Local | Volunteer Salute

Collecting people’s stories fosters compassion, empathy

Penelope Starr
Penelope Starr

Odyssey Storytelling, a monthly array of six Tucsonans each telling a true life story, began 10 years ago. “It’s all about the stories, the unique ways people figure out how to do life,” says founder and artist Penelope Starr. “It’s fascinating and so complicated.”

Complexity has never stopped Starr from jumping into worthy projects. “I’ve worked in a nursing home, with what we called battered women in the 1970s and assisted women with eating disorders,” says Starr.  She has also volunteered as a docent at the Tucson Museum of Art.

Her latest volunteer endeavor is to be a “citizen folklorist” with the new Southwest Folklife Alliance, a spinoff of Tucson Meet Yourself. She recently participated in training “to map and document people in the LGBT community on end-of-life issues,” which, Starr notes, is part of the “Continuum: End of Life Cultural Project” grant from the Shaaron Kent Endowment Fund held at the Community Foundation for Southern Arizona.

“A lot of people in the LGBT community don’t have the same built-in support as straight people,” she told the AJP. “They may have been estranged by their parents, their children or other family members. If so, they had to create a family by choice. That kind of family isn’t always recognized. There are legal and financial issues. And for some LGBT elders, they may even go back in the closet because of their living situations.”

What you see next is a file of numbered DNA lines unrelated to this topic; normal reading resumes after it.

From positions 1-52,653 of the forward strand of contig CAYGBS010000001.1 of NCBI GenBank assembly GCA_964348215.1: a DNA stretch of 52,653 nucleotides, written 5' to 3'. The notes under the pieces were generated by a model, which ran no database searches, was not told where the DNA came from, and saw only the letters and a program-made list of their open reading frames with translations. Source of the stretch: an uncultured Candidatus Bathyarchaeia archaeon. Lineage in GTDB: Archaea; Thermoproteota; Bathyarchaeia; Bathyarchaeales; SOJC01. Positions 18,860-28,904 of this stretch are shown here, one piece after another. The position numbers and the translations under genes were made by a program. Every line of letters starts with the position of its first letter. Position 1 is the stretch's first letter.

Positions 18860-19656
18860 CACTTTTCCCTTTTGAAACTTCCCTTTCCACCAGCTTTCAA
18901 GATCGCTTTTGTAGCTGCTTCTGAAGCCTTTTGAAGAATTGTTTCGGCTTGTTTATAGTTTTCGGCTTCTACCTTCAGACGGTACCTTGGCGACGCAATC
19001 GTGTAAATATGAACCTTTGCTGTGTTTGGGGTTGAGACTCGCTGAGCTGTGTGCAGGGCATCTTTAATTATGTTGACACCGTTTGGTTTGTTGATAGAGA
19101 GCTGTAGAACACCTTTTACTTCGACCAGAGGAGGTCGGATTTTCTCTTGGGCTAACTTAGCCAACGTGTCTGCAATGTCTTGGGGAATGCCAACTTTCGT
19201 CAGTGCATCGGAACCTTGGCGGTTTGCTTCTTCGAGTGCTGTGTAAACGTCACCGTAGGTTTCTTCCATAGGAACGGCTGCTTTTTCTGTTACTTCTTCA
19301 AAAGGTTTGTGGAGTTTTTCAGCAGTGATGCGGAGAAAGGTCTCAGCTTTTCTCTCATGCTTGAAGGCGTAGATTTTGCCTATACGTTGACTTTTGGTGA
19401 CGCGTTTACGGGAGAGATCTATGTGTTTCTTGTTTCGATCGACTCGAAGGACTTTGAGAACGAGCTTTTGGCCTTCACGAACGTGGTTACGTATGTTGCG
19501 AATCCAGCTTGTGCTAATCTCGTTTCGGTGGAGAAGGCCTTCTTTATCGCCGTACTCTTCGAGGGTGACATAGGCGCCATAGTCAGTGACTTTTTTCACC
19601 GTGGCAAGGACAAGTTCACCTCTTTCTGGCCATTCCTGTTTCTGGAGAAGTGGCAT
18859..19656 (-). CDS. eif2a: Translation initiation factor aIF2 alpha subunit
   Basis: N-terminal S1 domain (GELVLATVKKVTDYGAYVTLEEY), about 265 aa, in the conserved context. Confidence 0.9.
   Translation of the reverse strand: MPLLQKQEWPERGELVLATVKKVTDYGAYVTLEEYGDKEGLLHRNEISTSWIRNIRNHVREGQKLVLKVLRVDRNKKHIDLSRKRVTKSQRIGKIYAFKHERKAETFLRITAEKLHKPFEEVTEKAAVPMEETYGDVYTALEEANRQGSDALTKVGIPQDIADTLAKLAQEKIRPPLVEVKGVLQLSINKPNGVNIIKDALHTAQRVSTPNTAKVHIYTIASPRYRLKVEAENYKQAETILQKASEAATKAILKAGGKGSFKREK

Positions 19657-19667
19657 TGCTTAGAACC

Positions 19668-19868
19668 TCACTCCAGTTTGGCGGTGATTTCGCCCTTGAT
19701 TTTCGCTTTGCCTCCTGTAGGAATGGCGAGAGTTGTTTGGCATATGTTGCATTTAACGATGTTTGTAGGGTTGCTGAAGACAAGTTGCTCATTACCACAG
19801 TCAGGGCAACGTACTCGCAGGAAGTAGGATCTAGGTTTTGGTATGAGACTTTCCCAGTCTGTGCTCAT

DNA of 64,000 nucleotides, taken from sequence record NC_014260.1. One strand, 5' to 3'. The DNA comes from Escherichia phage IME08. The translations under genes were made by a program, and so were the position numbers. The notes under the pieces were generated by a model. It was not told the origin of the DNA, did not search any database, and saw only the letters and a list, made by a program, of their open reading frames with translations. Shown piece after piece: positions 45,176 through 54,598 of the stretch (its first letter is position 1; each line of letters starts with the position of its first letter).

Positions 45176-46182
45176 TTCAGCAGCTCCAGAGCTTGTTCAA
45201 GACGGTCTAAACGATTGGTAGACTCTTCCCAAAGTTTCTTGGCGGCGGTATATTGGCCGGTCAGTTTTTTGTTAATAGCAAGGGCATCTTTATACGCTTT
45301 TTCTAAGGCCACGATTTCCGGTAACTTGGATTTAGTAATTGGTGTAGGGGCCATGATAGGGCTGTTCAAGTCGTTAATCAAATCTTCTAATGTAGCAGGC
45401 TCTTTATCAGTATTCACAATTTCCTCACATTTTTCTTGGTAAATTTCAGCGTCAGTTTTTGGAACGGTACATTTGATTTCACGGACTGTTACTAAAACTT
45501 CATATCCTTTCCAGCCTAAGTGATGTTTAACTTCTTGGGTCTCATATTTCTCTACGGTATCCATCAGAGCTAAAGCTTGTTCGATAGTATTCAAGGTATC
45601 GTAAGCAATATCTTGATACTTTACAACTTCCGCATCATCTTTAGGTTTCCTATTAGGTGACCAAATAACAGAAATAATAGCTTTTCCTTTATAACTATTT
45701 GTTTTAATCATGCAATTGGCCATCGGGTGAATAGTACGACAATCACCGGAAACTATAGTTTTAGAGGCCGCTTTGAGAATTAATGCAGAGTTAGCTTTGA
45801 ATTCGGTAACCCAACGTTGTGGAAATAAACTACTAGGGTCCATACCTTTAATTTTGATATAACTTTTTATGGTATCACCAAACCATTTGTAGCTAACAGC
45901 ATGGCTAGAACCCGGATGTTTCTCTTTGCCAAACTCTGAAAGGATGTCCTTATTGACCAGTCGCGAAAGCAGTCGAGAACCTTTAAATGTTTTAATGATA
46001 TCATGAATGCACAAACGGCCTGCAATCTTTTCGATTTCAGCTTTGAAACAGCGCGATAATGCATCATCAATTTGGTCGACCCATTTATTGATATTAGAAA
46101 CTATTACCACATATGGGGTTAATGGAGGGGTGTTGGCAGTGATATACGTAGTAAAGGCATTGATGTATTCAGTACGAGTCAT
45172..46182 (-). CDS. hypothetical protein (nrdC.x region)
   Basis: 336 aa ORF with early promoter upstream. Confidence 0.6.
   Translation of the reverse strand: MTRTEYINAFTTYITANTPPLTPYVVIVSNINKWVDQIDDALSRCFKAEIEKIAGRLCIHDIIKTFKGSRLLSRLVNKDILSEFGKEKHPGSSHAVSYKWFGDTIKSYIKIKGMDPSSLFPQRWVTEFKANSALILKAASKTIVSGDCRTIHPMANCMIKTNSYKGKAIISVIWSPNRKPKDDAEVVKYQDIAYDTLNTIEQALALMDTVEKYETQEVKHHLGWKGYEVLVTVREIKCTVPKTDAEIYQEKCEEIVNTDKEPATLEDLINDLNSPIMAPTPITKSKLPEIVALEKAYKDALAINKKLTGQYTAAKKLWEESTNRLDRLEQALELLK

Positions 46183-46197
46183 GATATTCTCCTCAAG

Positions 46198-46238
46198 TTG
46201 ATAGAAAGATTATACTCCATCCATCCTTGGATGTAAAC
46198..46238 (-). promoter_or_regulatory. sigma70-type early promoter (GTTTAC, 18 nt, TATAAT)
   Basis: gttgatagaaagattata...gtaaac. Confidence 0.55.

Her impetus in being a docent, a storyteller and an activist is about helping to create “compassion, empathy and understanding in others, especially,” says Starr, “in the LGBT community. Being a docent is part being an educator, helping people see what’s behind the artwork.”

Starr grew up on Long Island, N.Y., where both of her parents were artists. Her mother was Jewish. Her lifelong interests “are somehow tied into the Jewish respect for learning. I was raised to question why things are the way they are and to actively seek answers. Our family dinners were always vibrant debates because all opinions were honored,” she says, “even if we didn’t agree. By collecting stories I learn more about other people’s experiences and different interpretations of the world.”